ETV program "Suud puhtaks" discussed mental health and anxiety disorders on Tuesday night, a subject that doesn't often get discussed in Estonia.
Child psychiatrist Ere Vasli said on the broadcast that anxiety disorders are often ignored because people don't recognize them for what they are.
"When a person is anxious, they don't say 'I'm very anxious, I can't talk to you.' They are [seen as] a loner and we think they are a quiet, shy person. But in fact, social anxiety may be behind this behavior. This is the case with all anxiety disorders. They are not immediately visible disorders. You have to talk to and listen to the person," Vasli said.
Anna-Kaisa Oidermaa, the CEO of mental health nonprofit Peaasi, also said that anxiety disorders are a hidden problem and need to be talked about more often.
"I don't think putting on a brave face makes much sense. My experience as a clinical psychologist is that it doesn't help people... Really, it's a hidden problem and if we're just talking about outside appearances, we will sweep it under the rug," she said.
Oidermaa believes the changing world can cause anxiety. She said that although there is a lot of information in today's world, there is little information on how to relieve anxiety.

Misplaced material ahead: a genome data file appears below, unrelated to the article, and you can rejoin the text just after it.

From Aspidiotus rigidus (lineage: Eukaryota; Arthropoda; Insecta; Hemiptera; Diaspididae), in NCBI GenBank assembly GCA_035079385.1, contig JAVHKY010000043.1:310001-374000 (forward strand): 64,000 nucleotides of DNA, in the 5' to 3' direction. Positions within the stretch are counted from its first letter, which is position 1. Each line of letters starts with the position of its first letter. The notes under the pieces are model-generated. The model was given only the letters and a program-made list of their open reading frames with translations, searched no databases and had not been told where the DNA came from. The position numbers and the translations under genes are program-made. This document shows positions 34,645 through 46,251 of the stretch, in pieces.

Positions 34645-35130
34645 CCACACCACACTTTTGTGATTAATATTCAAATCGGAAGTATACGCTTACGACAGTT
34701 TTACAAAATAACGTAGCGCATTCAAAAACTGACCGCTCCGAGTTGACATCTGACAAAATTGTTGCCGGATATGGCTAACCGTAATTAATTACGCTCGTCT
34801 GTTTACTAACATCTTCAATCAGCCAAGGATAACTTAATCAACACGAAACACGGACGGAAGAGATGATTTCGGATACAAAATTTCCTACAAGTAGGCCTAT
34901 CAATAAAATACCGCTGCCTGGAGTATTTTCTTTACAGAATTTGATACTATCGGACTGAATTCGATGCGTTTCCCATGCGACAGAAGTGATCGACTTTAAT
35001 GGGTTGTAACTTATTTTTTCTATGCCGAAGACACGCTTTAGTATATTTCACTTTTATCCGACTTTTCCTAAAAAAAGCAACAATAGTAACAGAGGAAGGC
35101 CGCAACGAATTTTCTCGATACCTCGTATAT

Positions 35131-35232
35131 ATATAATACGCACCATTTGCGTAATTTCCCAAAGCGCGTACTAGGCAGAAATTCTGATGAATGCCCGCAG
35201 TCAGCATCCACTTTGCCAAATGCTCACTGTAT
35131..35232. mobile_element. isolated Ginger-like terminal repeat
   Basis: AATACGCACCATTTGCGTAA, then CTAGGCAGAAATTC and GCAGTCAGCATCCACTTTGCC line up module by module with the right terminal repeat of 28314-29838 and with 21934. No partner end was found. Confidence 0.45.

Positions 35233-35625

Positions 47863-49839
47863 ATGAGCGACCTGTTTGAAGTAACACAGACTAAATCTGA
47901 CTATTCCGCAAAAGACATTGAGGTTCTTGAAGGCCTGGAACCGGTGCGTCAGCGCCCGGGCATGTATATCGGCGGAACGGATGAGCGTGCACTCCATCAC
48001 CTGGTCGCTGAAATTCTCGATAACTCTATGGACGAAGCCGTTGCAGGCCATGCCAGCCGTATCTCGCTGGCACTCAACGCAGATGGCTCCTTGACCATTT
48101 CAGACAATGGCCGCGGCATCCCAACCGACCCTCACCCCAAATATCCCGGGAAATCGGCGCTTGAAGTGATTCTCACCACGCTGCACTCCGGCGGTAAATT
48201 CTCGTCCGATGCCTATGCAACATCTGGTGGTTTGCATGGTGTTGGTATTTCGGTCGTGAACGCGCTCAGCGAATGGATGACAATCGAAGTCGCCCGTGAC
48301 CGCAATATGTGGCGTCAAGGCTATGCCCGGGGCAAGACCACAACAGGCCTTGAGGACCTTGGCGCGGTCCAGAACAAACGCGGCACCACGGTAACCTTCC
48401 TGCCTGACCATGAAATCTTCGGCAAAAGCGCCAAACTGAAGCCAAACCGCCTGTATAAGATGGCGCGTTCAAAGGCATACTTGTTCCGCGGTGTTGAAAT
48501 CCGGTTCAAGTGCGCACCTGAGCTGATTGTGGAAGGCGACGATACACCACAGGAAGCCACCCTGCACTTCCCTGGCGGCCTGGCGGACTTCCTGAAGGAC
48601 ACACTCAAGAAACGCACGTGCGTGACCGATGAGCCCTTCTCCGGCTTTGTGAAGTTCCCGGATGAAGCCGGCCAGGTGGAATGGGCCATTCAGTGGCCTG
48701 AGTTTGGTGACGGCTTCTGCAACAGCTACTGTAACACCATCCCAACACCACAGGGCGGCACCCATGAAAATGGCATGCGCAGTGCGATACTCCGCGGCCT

The head of the Family Physicians Association, Le Vallikivi, said one of the causes of anxiety today could be that there are too many opportunities. This amount of choice can confuse and annoy a person. "Anxiety is a snake that eats its tail, feeds on its own anxiety, and that anxiety continues to grow," she added.
According to the head of the School Psychologists' Association, Karmen Maikalu, children and young people may be anxious about the high expectations that are placed on them. According to her, there are many anxious children among very conscientious children.
When it comes to treatments, the use of sedatives and sleeping pills in Estonia is growing. Last year, 131,000 people were prescribed tranquillizers or sleeping pills, with 21,000 for a diagnosis of anxiety disorder.
Ere Vasli and psychiatrist Margus Lõokene, from North Estonia Regional Hospital (PERH), think 131,000 prescriptions is a lot.
"The numbers are difficult to look at, but anyway, it seems like a lot. There are few diseases that can actually be treated with tranquilizers or sleeping pills. Second class are antidepressants, but the use of tranquilizers is very rare," Vasli said.
"There seems to be a lot of prescriptions. But there are probably two groups: patients with anxiety and patients with addictions," Lõokene said.
According to the doctor sleeping pills and sedatives are not suitable for long-term treatment.
An estimated 10-28 percent of people have experienced anxiety disorders in their lifetime. It is a psychological problem that affects a large part of society. The number of cases of anxiety disorder has been stable in recent years, but anxiety disorders are becoming a serious problem for young people.
Editor: Helen Wright